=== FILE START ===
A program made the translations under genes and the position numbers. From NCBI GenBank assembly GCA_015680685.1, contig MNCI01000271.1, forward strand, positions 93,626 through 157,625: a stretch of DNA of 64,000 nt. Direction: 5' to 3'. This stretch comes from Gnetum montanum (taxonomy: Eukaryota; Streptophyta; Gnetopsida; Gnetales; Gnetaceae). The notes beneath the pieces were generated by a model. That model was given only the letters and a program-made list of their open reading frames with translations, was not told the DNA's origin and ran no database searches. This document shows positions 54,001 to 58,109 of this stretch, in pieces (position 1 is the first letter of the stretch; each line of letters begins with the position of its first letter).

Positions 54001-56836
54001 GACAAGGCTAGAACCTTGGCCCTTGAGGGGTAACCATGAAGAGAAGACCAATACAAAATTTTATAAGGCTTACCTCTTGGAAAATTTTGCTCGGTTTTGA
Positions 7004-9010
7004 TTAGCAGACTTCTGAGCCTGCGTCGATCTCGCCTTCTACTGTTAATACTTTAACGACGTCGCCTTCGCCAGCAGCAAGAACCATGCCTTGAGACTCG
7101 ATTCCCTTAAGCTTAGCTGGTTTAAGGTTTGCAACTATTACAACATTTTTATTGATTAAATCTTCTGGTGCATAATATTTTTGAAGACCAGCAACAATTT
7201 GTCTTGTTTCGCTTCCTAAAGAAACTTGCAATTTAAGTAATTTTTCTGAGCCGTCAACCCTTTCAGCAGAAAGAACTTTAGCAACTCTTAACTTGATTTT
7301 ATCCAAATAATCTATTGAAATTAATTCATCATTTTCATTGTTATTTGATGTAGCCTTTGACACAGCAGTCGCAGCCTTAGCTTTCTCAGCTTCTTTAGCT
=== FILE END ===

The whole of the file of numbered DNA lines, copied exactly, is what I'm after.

A program made the translations under genes and the position numbers. From NCBI GenBank assembly GCA_015680685.1, contig MNCI01000271.1, forward strand, positions 93,626 through 157,625: a stretch of DNA of 64,000 nt. Direction: 5' to 3'. This stretch comes from Gnetum montanum (taxonomy: Eukaryota; Streptophyta; Gnetopsida; Gnetales; Gnetaceae). The notes beneath the pieces were generated by a model. That model was given only the letters and a program-made list of their open reading frames with translations, was not told the DNA's origin and ran no database searches. This document shows positions 54,001 to 58,109 of this stretch, in pieces (position 1 is the first letter of the stretch; each line of letters begins with the position of its first letter).

Positions 54001-56836
54001 GACAAGGCTAGAACCTTGGCCCTTGAGGGGTAACCATGAAGAGAAGACCAATACAAAATTTTATAAGGCTTACCTCTTGGAAAATTTTGCTCGGTTTTGA
Positions 7004-9010
7004 TTAGCAGACTTCTGAGCCTGCGTCGATCTCGCCTTCTACTGTTAATACTTTAACGACGTCGCCTTCGCCAGCAGCAAGAACCATGCCTTGAGACTCG
7101 ATTCCCTTAAGCTTAGCTGGTTTAAGGTTTGCAACTATTACAACATTTTTATTGATTAAATCTTCTGGTGCATAATATTTTTGAAGACCAGCAACAATTT
7201 GTCTTGTTTCGCTTCCTAAAGAAACTTGCAATTTAAGTAATTTTTCTGAGCCGTCAACCCTTTCAGCAGAAAGAACTTTAGCAACTCTTAACTTGATTTT
7301 ATCCAAATAATCTATTGAAATTAATTCATCATTTTCATTGTTATTTGATGTAGCCTTTGACACAGCAGTCGCAGCCTTAGCTTTCTCAGCTTCTTTAGCT